How wide will the gate of mercy be on judgment day?

  • John Shepherd
Published at 12:01AM, February 22 2014

The theme of judgment figures largely in the Christian tradition. From early on, Christians incorporated into their writings the inherited idea that God’s eventual coming into the world with power and great glory would be the occasion of judgment. Mercy would be granted to the righteous. The unrighteous would be cut down and thrown into the fire.

So when Luke tells us of John the Baptist announcing the coming of a Messiah, it is a Messiah straight out of Old Testament imagery, with a winnowing fork in his hand, clearing the threshing floor, gathering the wheat into the granary, and burning the chaff with unquenchable fire.

And with that, we’re told, John proclaimed the good news to the people. Good news? Being destroyed in unquenchable fire because of our unrighteousness? If that’s good news, we’d hate to hear the bad news. Curiously, it is good news, but it needs teasing out.

When John the Baptist was asked, “What should we do, in the face of our impending rejection?” he answered, in summary, offer support, shelter and sustenance to those in need, act fairly, don’t abuse or cheat others, don’t bully, extort or lie, and don’t grumble about how life is working out for you.

That is, act compassionately and justly to others, and get on with it.

This is what God is looking for, and it concerns the way we relate to each other. It’s a matter of conduct in community.

Unfortunately, however, the idea of God’s judgment came to refer more to doctrine, than conduct.

As the Church established itself, correct doctrine was invented, and it was assumed that, above all, right belief was what God wanted. What we thought now mattered more than what we did.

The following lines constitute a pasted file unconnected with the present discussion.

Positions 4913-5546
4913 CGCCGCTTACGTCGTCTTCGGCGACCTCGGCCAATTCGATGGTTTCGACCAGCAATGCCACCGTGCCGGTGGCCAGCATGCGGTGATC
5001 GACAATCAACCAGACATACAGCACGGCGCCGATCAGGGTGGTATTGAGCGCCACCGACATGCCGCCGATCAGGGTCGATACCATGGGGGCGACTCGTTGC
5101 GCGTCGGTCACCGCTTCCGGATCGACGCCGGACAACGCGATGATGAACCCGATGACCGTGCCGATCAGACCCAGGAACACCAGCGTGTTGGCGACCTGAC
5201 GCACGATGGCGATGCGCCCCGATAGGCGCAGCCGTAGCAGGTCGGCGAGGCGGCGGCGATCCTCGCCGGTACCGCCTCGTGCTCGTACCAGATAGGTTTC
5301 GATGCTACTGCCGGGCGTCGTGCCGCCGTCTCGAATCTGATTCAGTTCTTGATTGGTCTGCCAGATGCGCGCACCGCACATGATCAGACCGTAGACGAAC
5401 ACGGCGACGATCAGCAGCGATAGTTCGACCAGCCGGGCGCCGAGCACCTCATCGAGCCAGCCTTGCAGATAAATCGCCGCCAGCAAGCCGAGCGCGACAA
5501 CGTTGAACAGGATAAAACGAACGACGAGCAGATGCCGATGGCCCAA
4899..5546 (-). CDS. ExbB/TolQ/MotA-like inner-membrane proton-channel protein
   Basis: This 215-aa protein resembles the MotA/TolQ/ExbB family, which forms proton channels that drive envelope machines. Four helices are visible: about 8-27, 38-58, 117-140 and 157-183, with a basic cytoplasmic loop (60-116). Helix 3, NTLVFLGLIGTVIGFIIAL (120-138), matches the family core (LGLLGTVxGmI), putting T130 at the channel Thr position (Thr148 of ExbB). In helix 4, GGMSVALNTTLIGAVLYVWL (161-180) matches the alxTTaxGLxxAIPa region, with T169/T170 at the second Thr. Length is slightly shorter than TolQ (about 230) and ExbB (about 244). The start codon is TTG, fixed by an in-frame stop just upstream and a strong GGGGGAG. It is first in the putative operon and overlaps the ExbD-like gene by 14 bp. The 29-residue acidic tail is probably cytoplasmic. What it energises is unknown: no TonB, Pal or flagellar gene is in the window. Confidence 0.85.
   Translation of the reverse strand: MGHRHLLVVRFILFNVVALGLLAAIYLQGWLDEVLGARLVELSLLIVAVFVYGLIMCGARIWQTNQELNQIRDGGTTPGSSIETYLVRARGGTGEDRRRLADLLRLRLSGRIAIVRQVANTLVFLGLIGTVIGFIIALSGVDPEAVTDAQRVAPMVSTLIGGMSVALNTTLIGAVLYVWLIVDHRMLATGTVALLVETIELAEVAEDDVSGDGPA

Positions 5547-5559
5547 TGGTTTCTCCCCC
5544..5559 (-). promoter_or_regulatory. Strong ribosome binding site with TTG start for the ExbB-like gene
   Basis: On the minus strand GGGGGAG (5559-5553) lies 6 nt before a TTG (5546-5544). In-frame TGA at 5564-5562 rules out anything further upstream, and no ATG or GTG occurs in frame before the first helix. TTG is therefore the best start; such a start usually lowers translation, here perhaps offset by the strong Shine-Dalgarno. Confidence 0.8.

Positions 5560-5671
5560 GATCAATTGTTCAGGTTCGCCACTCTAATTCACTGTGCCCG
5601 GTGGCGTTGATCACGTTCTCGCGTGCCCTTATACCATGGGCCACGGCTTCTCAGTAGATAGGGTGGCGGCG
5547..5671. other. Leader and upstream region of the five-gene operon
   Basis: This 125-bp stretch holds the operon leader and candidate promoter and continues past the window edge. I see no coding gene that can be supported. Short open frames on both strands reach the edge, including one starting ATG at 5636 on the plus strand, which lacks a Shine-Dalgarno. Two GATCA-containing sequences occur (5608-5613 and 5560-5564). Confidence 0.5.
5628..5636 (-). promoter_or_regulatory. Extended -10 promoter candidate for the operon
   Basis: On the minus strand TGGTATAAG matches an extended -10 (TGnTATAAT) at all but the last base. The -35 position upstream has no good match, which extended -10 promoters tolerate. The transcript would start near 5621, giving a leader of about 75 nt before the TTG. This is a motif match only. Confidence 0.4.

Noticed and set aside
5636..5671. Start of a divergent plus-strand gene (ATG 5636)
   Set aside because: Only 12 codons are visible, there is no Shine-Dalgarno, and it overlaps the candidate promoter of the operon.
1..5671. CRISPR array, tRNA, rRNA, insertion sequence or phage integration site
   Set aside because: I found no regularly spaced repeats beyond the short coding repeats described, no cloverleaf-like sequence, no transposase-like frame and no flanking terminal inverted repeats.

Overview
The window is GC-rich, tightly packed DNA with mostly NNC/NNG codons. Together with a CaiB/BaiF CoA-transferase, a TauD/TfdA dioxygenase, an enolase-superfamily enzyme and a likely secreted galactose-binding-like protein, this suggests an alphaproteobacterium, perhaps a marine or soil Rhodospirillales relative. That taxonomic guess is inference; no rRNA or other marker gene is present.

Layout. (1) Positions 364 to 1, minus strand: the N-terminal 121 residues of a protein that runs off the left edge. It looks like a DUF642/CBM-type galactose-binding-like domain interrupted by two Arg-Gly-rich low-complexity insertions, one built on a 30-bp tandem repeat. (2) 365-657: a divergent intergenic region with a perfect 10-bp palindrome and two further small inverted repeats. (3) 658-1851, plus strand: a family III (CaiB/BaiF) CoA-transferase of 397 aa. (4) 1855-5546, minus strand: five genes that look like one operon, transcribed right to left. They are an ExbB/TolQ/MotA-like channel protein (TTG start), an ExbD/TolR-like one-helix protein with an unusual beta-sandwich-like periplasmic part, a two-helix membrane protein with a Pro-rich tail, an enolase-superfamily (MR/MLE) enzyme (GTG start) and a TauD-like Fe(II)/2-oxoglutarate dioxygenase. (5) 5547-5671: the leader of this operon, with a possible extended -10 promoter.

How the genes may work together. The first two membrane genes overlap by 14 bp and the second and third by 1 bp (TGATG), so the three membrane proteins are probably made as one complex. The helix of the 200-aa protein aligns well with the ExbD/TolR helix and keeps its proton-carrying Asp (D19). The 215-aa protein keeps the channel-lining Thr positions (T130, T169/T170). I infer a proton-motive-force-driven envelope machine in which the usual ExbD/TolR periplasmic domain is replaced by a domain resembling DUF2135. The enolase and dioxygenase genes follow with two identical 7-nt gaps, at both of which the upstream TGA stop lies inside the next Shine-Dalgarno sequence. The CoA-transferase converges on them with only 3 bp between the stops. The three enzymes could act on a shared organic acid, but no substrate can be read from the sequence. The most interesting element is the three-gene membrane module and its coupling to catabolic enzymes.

And so people who tried hard to make the lives of those around them a little happier, a little more worthwhile — if they didn’t at the same time acknowledge their belief in the prescribed articles of doctrine — were made to feel excluded.

The priority to attaining righteousness and achieving salvation became right belief, rather than right behaviour, with the result that the gate snapped shut for many, if not the majority of the world’s inhabitants, both living and dead.

As a way of encouraging disillusionment, suspicion and a keen sense of the Church’s irrelevance, this approach was gold-plated. The extent of pastoral harm it caused is incalculable.

Surely if God is indeed the God who is the Creator and Redeemer of all creation, then this God would never shut anyone out who treated others with kindness and generosity and forgiveness, and so offered them hope for a richer, fuller life — no matter what creed they confessed, or even if they confessed no creed at all.

In fact, if the definition of so-called “right belief” were ever thought to be the central feature of the Christian faith, this would be a profoundly worrying thing.

What is important for Christianity isn’t that it gets its beliefs absolutely clear and definite. If it’s really God were talking about, we can never hope to do that anyway.

What matters is that we make the spirit of God a living reality for others in all our acts of charity, of generosity, of forgiveness and of caring. God is within all of us, irrespective of the degree to which we care to acknowledge it or not, and we make this God a reality for others more by what we do, than what we say. As John reminds us, “anyone who does what is right is righteous, just as Christ is righteous” (I John 3:7).

If we had to define judgment, I think we could say that judgment is knowing ourselves. Judgment happens when we see ourselves as we are. Not as we’d like ourselves to be seen, but as we actually are.

This is a daunting prospect. Frightening, even.

Except for one thing.

When we do see ourselves as we really are, we’ll see ourselves as God sees us.

“My knowledge now is partial,” says Paul in his first letter to the Corinthians, “but when I meet God face to face, it will be whole, like God’s knowledge of me”(13:12).

That is, when we get to see ourselves, it won’t be destructive for us, because we’ll see ourselves as God sees us, and the way God sees us is by looking beyond our weaknesses to our potential.

God won’t stop at our failures, but will go on to what we’re capable of, and focus on the immense amount of good we have done, and can do.

This means that the judgment of God will never be destructive. It will be affirming, if it is truly God who is judging us, and not some lesser god of our own invention.

So judgment is not something to be feared, but something for which we can give thanks to the God who is both our maker and mender.

The Very Rev Dr John Shepherd is Dean of Perth, Western Australia

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